A breast cancer diagnosis can be all the more scarier when you don’t understand what exactly is happening in your body, and what the terminology means.
In the following list, we’ll explore the five stages of breast cancer: stage 0 to stage 4. Some stages have subcategories (like stage 2a or 2b) and some stages go by alternate names (stage 0 is also called pre-cancer and DCIS). The diagnosis is based on where the cancer began in the breast, and what other areas of the breast or body are also affected.
“Each stage represents a progression of the cancer,” the video states. “As the complexity of the cancer intensifies, so does the treatment required to fight it.”
Knowledge is power, and understanding the severity of your diagnosis can help determine the treatment choices that are best for you and your lifestyle.
Take a look at this first video to get a general overview of staging.
Stage 0 & Stage 1
Stage 0, or ductal carcinoma in situ, is also known as pre-cancer. It is a non-invasive cancer found in the linings of the milk ducts. This means the cancer cells have not even spread to neighboring tissues. Because this is the earliest stage, the cancer may be hard to detect through a mammogram or self-exams. However, the five-year survival rate for stage 0 and stage 1 is great, at close to 100%. A five-year survival rate is the percentage of patients still living five years after diagnosis. However, that rate is always increasing, since the freshest data available is from patients treated five years ago.
Stage 1 cancers are considered invasive. For stage 1a cancer, the tumor is less than 2cm in size and has spread within the breast tissue, but it has not spread to surrounding lymph nodes or outside the breast tissue.
For stage 1b cancer, the cancer meets one of two criteria. One, the tumor is less than 2cm and there are clusters of cancer cells in the lymph nodes ranging from 0.2 millimeters to 2 millimeters, but no larger. Two, there is no tumor present, but there are clusters of cancer cells in the lymph nodes ranging from 0.2 millimeters to 2 millimeters, but no larger.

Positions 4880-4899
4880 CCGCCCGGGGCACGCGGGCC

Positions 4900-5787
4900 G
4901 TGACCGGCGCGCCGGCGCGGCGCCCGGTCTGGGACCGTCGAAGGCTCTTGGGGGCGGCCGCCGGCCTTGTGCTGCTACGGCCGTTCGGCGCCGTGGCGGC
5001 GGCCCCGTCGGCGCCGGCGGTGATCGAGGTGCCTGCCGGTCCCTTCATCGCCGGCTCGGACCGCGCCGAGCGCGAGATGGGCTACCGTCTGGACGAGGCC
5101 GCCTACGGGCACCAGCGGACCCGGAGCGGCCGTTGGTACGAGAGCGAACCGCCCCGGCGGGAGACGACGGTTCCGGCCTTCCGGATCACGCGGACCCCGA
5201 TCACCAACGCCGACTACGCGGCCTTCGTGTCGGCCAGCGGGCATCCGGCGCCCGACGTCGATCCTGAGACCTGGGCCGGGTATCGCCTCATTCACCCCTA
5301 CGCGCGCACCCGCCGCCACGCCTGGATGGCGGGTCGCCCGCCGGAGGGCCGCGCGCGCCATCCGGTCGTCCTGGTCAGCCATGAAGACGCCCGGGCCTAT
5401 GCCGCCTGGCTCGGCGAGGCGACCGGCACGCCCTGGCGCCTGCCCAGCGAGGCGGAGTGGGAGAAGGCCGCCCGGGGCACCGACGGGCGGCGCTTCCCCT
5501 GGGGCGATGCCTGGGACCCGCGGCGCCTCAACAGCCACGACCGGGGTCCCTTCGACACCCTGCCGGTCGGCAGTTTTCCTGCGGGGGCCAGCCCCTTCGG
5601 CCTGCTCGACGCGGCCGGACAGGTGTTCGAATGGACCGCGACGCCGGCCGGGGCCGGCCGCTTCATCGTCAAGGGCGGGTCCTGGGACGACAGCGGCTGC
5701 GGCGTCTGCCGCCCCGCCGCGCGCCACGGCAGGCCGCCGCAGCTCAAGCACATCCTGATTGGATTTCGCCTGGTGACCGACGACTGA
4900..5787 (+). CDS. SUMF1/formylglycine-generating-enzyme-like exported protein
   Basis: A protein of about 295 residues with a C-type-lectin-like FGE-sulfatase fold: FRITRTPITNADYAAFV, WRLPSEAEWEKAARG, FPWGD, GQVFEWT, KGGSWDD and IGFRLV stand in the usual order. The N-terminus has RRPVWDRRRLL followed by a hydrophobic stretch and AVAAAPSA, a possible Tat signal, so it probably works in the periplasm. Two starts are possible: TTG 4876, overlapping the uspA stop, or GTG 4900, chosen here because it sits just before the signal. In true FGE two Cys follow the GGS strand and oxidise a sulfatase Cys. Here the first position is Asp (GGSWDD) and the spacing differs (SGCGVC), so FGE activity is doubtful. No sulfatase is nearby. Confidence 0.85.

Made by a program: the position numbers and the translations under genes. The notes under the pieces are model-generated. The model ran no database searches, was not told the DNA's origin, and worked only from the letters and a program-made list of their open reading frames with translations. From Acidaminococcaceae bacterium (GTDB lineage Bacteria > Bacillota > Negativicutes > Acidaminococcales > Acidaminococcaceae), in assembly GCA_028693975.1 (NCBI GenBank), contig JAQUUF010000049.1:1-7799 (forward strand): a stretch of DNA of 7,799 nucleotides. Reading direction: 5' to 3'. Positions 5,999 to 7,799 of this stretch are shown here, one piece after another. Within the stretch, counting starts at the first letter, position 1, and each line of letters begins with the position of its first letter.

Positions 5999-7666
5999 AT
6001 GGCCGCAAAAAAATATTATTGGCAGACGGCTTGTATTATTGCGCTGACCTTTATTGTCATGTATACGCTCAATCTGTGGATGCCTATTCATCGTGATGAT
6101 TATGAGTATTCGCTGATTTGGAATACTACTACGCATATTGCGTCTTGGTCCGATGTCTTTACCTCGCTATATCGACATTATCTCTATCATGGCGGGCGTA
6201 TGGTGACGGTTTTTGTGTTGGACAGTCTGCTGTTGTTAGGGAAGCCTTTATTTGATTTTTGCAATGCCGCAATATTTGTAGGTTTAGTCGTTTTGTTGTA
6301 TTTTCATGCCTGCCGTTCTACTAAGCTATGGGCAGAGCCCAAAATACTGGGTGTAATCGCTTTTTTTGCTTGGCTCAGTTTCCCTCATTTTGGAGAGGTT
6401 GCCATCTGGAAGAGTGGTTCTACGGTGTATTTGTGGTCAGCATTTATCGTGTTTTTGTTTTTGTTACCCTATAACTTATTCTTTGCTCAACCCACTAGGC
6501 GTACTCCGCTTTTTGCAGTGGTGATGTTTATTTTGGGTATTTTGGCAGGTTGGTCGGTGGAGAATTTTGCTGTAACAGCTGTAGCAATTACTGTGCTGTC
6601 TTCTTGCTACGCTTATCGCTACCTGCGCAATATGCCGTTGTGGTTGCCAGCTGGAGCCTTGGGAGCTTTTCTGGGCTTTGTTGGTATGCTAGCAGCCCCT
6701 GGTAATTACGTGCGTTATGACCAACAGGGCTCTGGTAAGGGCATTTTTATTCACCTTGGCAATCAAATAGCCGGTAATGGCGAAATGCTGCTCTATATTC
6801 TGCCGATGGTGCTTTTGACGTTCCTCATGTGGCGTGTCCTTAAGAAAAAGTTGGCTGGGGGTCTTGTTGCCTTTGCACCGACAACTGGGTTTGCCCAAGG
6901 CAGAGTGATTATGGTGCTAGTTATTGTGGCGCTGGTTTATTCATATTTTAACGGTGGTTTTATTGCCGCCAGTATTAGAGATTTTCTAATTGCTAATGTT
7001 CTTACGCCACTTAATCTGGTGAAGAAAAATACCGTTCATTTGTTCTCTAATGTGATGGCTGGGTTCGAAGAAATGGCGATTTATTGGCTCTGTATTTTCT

Watch the video to learn more!
Stage 2a & Stage 2b
Stage 2 invasive breast cancer is divided into two categories, 2a and 2b, based on the size of the tumor (or if one is even present) and whether or not the cancer has spread to surrounding lymph nodes.
Stage 2a can be broken down into three sets of conditions; Stage 2b can be broken down into two sets of conditions.
The video explains these stages in an easy-to-understand format, so take a look!
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Stage 3a, 3b, & 3c
Stage 3 invasive breast cancer can get a little more complicated. It’s divided into three main categories: 3a, 3b, and 3c. The diagnosis for this stage is primarily based on the location of the tumor and the number of lymph nodes to which it has spread. It can also depend on the size of the tumor and if the chest wall (or skin) have been affected. The five-year survival rate for this stage is 72% (and remember, that percentage has most likely increased by now due to new and improved treatments).
Stage 3a can be broken down into two sets of conditions, and stage 3b can be broken down into two sets of conditions as well.
For stage 3c, the cancer has progressed to a point where it’s either operable or inoperable. It is operable if it has spread to ten or more axillary (or underarm) lymph nodes, or if it has spread to lymph nodes beneath the collar bone. It is inoperable if it has spread to lymph nodes above the collar bone.
Take a look at the video to learn the specifics about each subcategory.
Stage 4 is the most advanced stage of breast cancer, because it has spread to other areas of the body; most often the bones, lungs, liver, or brain. It is also called metastatic, or secondary breast cancer.
You may get an initial diagnosis of stage IV cancer if cancerous cells are in your breast tissue and have also already spread to other areas of the body; or you may be initially diagnosed with an earlier stage and then cured, but then the cancer recurs in other parts of the body months or years later. Stage IV cancer is incurable, but with treatment, a patient can still lead a long life.
Watch the video to learn more about this stage, but remember: no matter your stage, there are many treatment options available, and many women go on to live long lives after a breast cancer diagnosis.
C. Dixon likes to read, sing, eat, drink, write, and other verbs. She enjoys cavorting around the country to visit loved ones and experience new places, but especially likes to be at home with her husband, son, and dog.